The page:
Indian experts, officials debunk WB criticism of JFM
New Delhi, May 2 (UNI) The recent World Bank report, criticising the current Joint Forest Management (JFM) model for not conceding enough rights and responsibilities to communities has been debunked by experts and officials of the Ministry of Forest and Environment.
They say the assumptions in the WB report have disregarded the ground realities in the country.
The JFM concept, envisaging participation of people in forest management, was introduced in the 90s as one of the principal strategies to protect and conserve the natural green cover.
Under the programme, communities receive better access to non-timber subsistence forest products and a share of net commercial timber revenues in return for providing improved forest protection.
The World Bank says the current JFM model was heavily tilted in favour of the state Forest Department. The government staff have strong control over planning, management, investment, harvesting and marketing.
According to its study, most of the communities participating in JFM are not able to benefit from the forest products to earn their livelihood. They often view JFM as something imposed which does not take into consideration local institutions, which make use of the local knoweldge and work in local cultural context.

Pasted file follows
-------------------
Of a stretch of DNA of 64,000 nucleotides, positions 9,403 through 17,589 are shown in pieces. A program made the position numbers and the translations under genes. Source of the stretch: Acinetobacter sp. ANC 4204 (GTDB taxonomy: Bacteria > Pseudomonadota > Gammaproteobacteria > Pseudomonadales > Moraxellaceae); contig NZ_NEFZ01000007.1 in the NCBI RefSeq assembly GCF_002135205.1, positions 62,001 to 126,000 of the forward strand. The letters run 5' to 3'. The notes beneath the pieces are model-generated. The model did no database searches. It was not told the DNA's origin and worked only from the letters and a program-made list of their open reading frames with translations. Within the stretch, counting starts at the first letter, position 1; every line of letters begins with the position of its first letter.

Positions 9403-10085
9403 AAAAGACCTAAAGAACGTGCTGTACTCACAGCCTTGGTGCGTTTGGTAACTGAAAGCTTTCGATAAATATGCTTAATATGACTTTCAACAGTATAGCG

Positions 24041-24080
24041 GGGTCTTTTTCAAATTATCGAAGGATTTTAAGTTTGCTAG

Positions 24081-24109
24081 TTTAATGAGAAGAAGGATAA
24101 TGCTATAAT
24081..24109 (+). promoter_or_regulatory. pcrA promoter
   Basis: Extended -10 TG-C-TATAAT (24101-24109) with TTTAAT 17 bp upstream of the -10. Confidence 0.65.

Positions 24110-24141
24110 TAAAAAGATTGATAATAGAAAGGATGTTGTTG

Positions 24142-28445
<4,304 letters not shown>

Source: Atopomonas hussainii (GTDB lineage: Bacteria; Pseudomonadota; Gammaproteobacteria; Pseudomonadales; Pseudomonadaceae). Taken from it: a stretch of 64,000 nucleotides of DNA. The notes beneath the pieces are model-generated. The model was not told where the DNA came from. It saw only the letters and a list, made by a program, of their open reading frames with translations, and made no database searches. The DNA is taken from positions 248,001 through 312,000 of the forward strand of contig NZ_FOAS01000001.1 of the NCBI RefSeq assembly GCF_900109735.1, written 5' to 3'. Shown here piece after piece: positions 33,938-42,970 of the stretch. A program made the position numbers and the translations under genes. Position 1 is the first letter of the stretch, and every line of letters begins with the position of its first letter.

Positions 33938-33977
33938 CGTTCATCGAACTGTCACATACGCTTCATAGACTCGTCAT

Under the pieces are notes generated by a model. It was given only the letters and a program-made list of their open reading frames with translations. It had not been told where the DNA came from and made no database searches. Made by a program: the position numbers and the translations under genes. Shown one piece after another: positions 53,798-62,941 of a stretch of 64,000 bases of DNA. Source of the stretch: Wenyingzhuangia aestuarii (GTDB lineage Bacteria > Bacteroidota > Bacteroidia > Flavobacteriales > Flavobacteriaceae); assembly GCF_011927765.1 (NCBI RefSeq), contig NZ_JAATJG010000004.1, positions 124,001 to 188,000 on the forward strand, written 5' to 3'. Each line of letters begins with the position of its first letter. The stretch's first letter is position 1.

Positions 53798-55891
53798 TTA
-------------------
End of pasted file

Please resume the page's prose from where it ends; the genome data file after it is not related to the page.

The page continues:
Many villagers view JFM as ''a top-down non-participatory process'' that can aggravate existing social tensions between tribal and non-tribal people.
Meaningful participation of communities in the micro planning process is often quite weak, with insufficient regard to people's subsistence on forest requirements and broader developmental needs, according to the report.
However, expert in Forestry like Prof J S Singh of the Benaras Hindu University(BHU) sound a note of caution, saying there were some reservations regarding giving total control at this point in time.
''The JFM is still an experiment and we should wait for some more time to see what modifications are needed,'' he said.
Enviornment and Forest Ministry experts say the World Bank has given a ''simplistic'' analysis without taking into account the complexities of the India conditions.
''The situation is not ripe yet for giving total responsibilities of forest management to communities living on them,'' said a senior official of the Ministry.
The example of the North-East is there to learn from, he said. In the North-East, states barring Asom, forest land has been under communities from the very beginning. As the region was not administered by the British, there is little forest land under the government. The result has been reckless exploitation by comunities leaving just shrubs in place of forests, he said.
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